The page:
• It sounds obvious, but ensure that your CV is 99 per cent up to date. An out of date CV is likely to be missing some of the your most relevant work and experience – i.e. the most recent – and it will sound strange if you reference work that you’ve not written down.
• On saying that, while it’s important to cover all of your work, it’s similarly important to keep your CV down to a maximum of two pages. If the first page does not grab a reviewer, then it will likely be ‘filed’ in the bin. Don’t be afraid of making it a little different to get yourself remembered.
• If you do not have industry experience, you must tailor your CV to show why a games company should consider you. Make sure you include your gaming experience and any gaming-specific skills. Don’t be embarrassed about this – your resume should major on these.
• If you see that a studio has placed an ad within Develop or MCV highlighting a vacancy, then apply directly to that studio. Apply without using your agency, because this will push your application to the front of the queue. After all, the studio does not want to pay for an ad, and then pay an agency on top of that.
• Try to find out what the studio has done in the past, what it is currently working on and what sort of culture they promote. If they are developing products that do not fit with your skill sets, or games which do not interest you, you may need to think twice before applying to them – or if you do still want to apply, you’ll need a persuasive argument as to why you’d want to work at that company.
ONCE YOU’VE GOT YOUR INTERVIEW
• Make sure that you arrive to the interview 15 minutes before your appointment. Ask for details on how to get to the studio well in advance. Where is the train station? Is there a taxi rank near? This sounds really obvious, but too many people turn up to interviews late. Phoning to say you will be late does not make it okay!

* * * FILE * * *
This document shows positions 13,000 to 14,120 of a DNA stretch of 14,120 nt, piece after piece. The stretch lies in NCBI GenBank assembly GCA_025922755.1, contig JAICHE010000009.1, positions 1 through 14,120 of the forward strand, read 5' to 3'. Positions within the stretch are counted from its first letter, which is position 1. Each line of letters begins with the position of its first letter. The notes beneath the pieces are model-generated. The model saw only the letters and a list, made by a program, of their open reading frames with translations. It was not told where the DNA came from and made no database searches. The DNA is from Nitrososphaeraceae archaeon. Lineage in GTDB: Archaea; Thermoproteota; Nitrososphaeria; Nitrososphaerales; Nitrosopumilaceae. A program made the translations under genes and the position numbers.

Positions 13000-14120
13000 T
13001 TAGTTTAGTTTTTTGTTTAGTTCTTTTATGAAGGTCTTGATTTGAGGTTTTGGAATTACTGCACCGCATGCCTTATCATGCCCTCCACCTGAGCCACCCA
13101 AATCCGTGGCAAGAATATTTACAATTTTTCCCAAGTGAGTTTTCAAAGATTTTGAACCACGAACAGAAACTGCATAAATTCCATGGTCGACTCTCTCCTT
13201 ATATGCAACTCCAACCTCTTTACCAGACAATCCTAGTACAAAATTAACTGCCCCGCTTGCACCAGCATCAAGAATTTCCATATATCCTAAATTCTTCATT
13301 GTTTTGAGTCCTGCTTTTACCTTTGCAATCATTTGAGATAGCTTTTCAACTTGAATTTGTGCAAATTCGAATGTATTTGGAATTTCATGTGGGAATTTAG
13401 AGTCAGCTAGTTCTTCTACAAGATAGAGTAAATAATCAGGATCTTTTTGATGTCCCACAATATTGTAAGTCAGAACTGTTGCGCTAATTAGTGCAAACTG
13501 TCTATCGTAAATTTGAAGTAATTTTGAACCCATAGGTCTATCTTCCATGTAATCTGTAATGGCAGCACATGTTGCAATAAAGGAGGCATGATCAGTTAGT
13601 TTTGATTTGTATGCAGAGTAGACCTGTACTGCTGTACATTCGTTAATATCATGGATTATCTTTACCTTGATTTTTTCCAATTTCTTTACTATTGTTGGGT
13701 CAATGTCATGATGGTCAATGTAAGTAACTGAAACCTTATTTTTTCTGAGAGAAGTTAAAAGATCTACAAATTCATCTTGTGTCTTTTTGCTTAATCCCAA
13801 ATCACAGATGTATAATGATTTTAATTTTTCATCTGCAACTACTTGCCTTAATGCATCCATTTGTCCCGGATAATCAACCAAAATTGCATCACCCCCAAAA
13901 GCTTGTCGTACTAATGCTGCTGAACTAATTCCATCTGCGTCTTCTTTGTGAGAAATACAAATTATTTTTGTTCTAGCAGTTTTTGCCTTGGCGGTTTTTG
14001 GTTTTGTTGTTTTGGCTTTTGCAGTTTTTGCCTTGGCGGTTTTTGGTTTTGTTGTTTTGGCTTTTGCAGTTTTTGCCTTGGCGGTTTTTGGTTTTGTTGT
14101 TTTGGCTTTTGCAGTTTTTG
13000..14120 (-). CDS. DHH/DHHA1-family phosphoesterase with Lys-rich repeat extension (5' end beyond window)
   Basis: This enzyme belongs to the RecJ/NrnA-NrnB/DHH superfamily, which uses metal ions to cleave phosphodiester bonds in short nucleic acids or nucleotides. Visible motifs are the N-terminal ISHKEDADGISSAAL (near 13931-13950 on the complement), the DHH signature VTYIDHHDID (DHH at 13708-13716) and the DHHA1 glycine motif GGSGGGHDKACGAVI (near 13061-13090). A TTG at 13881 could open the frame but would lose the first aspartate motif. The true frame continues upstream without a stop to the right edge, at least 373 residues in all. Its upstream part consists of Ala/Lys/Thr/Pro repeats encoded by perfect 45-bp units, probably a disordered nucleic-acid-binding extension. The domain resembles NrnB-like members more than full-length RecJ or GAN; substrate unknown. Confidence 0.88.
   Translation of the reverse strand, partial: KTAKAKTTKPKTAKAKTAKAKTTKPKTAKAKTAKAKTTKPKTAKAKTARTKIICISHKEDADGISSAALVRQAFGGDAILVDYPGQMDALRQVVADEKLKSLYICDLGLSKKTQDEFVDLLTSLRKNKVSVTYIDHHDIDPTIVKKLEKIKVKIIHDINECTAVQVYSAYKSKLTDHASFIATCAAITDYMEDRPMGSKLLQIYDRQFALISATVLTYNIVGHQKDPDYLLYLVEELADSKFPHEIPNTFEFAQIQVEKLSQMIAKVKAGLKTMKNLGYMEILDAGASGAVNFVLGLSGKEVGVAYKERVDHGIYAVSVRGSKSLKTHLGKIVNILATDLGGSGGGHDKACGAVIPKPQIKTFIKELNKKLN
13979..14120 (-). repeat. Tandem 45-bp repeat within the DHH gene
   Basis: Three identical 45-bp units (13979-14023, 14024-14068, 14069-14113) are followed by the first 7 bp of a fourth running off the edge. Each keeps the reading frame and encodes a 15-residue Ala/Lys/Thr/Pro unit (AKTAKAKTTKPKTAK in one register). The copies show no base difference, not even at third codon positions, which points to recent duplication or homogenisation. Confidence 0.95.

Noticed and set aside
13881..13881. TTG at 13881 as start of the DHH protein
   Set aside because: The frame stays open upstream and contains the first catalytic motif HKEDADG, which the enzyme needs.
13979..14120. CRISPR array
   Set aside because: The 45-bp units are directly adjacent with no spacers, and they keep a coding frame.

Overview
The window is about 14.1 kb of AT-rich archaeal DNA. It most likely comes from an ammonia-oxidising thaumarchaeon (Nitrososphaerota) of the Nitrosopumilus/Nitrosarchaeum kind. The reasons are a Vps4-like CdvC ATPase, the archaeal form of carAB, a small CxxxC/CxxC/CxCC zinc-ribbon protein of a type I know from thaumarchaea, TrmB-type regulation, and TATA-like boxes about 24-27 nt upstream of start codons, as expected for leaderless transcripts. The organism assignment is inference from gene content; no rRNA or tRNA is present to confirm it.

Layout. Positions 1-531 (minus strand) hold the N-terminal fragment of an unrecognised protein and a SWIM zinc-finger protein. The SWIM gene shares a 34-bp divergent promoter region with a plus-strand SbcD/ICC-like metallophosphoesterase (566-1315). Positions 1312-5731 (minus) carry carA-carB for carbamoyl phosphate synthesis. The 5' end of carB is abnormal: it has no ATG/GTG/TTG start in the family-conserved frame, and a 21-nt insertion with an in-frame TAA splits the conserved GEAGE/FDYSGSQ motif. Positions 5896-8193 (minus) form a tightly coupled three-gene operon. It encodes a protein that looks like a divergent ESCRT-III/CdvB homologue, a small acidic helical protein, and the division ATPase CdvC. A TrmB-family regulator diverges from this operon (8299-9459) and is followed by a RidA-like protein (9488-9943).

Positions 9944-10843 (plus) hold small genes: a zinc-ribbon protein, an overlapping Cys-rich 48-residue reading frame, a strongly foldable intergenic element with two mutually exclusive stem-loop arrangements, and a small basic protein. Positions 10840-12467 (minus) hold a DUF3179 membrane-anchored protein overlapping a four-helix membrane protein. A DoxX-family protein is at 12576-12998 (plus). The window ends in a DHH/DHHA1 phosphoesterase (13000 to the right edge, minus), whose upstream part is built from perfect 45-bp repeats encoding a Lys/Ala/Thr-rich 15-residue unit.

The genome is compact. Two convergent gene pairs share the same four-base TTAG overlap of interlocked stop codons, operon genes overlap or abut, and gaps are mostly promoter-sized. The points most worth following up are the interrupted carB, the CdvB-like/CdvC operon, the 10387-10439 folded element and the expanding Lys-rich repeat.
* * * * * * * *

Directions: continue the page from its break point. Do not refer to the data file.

• Find out as much background information on the studio as you can. An informed and aware candidate impresses much more than one who knows little or nothing.
• Find out the name of the person who will be interviewing you. Rest assured, he will know yours.
• No need to turn up suited and booted to an interview at a studio – after all, this is the game development business, and therefore structured but creative. But do turn out smart, casual and clean – it demonstrates respect for the company you are visiting.
• And last but certainly not least, never bad mouth anyone in the video games industry. Ever. Believe me, the industry is far, far too small. Be clear about why you left, or why you want to leave your last employer. That’s one of the most important questions an interviewer wants a clear and pragmatic answer to.
Trevor Williams is the co-founder and a director of Playground Games, based in Leamington Spa, in the United Kingdom. Playground is a new development group focusing on pioneering development models, and is currently recruiting. Trevor has held leadership positions at Elite, Rage, Swordfish and Codemasters and has been interviewing potential staff for the last 20 years.